Communicating with a virtual team has its challenges. Multiple times a day you must ask yourself if your question or comment warrants an email, a Slack post, a phone call, a video conference, a text, or a recorded video.
The options are overwhelming because each mode of communication has its pros and cons.
A phone call is direct but is very disruptive when the receiver is in a flow state of work. Emails are less intrusive but may be ignored for a couple of hours. Slack benefits multiple readers, but creates a lot of notifications when everyone adds to the shared channels.
How do you decide?
You first have to accept that communication is imperfect.
Communication Consultant Geoffrey Tumlin says that people will never be able to avoid misunderstandings, confusion, or errors when they talk — no matter how evolved our software or smartphones become.
Marketing messages may suggest technology has made communication easier, but it actually requires more work to make sure we are communicating effectively. This challenge is exacerbated by the fact that virtual teams cannot read each others’ body language, except through video conference.
The Two-Strike Rule
We developed a Two-Strike rule for communication to help navigate this digital divide.
If a team member needs to send more than two emails or Slack messages to get their point across, they must pick up the phone or get on Zoom. We have found this rule effective with our team for multiple reasons.
First, it challenges the team member to really think about how their messages are being interpreted. Virtual teams communicate electronically all day long. Over time, it can feel mechanical and reactive, rather than thoughtful and deliberate.
If you are limited in how many electronic messages you can send before you are required to finish the conversation on the phone, you are more likely to use precise language, and check for understanding from the receiver.
The two-strike rule respects people’s time.
Not only does it limit the amount of unnecessary noise in Slack or email, but it reserves phone calls and teleconference for issues that truly warrant an “in-person” conversation. This benefits the Founders, Leaders, Owners, and Executives who already spend most of their day in meetings, and have precious free time.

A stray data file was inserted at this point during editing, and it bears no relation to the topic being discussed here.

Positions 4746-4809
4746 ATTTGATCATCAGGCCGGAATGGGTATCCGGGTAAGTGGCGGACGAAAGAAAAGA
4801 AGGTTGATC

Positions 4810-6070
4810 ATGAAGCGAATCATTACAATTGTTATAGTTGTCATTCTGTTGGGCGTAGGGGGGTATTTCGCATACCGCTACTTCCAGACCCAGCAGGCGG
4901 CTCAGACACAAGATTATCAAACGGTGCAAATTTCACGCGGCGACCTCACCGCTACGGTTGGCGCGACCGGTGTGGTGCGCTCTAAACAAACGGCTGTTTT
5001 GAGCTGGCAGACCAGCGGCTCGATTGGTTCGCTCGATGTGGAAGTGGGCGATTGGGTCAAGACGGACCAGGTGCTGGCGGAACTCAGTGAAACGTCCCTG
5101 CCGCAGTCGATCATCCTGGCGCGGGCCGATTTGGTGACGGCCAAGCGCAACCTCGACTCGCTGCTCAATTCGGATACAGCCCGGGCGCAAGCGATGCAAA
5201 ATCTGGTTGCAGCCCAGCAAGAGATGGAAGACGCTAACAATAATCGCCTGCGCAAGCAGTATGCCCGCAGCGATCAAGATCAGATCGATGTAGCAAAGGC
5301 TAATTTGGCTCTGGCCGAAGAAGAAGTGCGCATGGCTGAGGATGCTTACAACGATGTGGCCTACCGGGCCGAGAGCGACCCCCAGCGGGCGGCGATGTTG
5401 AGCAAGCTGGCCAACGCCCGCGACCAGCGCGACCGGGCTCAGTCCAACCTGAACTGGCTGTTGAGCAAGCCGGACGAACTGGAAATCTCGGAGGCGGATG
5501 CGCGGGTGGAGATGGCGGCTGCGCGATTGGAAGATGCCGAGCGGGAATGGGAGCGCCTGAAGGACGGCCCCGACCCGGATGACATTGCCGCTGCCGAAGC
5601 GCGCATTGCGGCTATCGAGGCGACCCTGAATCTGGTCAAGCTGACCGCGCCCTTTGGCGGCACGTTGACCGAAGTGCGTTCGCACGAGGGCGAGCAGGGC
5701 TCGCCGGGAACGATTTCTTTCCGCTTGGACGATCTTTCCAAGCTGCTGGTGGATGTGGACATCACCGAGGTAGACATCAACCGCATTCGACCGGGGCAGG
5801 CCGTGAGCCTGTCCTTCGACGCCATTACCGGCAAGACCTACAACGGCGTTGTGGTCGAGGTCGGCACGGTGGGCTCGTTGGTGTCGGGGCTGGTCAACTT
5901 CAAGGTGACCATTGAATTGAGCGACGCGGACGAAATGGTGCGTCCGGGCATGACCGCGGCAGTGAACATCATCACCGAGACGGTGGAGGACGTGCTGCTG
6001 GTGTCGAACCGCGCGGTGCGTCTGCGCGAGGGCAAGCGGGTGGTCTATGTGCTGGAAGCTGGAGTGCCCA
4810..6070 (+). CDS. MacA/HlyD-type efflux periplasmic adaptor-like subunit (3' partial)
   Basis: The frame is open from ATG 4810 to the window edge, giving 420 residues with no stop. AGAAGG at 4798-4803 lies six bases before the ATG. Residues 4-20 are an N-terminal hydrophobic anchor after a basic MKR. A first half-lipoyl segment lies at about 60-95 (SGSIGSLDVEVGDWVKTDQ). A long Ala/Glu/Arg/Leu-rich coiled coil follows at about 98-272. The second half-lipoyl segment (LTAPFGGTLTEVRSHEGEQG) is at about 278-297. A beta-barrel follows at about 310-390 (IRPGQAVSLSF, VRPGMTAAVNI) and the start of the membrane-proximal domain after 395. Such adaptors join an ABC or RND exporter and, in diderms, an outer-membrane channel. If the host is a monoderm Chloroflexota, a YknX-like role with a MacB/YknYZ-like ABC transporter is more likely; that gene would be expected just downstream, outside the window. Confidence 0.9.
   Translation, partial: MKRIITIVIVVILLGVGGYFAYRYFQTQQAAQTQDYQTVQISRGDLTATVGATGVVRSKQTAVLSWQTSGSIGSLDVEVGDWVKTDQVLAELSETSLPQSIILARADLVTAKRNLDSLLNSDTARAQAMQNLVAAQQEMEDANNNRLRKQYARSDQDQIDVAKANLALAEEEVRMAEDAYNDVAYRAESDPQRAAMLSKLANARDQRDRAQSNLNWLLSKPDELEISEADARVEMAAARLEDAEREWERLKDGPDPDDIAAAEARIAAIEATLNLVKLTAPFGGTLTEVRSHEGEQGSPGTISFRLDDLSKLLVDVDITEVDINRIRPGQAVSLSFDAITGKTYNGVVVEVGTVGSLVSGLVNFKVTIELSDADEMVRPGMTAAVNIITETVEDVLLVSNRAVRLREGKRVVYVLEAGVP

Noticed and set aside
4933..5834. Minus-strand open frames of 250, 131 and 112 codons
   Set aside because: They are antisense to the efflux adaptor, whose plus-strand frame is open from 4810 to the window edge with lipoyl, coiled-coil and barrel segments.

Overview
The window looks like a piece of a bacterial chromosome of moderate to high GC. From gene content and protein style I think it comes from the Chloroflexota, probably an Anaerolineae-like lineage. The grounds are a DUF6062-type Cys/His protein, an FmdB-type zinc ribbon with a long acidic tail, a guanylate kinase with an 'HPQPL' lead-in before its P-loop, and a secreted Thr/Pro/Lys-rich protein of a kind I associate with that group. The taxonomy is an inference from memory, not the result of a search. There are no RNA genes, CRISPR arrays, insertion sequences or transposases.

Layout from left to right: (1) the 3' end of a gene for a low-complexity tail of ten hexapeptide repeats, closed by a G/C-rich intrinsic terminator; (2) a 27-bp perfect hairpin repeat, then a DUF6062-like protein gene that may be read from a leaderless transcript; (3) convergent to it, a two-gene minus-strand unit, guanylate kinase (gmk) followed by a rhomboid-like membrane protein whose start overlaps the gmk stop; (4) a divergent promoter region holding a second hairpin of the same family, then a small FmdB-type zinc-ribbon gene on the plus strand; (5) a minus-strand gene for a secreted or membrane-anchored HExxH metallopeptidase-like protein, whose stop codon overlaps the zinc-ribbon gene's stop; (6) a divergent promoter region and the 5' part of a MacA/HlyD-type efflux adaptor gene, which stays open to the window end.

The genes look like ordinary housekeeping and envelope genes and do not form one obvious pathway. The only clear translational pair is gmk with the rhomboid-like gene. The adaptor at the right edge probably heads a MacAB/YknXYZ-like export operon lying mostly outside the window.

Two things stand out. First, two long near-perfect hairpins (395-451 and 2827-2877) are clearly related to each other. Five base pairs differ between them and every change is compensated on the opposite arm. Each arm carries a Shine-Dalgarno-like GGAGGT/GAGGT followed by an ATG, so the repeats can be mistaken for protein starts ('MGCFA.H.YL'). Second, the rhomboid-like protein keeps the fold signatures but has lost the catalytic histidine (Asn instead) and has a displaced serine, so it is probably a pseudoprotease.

Once the two-strike rule is implemented, remind your team about other best practices:
- Phone calls or teleconference promote team bonding and mutual understanding because of face-to-face communication and body language. This should not be overlooked as a mode of communication no matter how much this generation prefers texting.
- Shared Slack channels help team members see how their work intersects with others. Even if what’s being posted isn’t directly related to your work, you can keep up with other projects and learn from different departments. If your question or comment could benefit more than one person, it should go in a shared Slack channel.
- Snooze notifications or mute channels that become too disruptive. Checking every new notification keeps you from truly engaging in work.
- Email should not be considered an instant message. A 2018 study showed that the average company takes 12 hours to respond to an email. If your internal email is urgent, it should be followed up with a Slack message or text to make sure it is seen and responded to quickly.
If you’re interested in learning more about how to support your virtual team or what an Executive Virtual Assistant can do for your business, contact us here. Our team will help you determine how your business can benefit from our Priority Executive VAs.
Is your Business Ready to Scale with Momentum?
Take this FREE assessment and find out now.
Plus, find out what systems and strategies to focus on NOW to stop killing the momentum in your business so you can scale.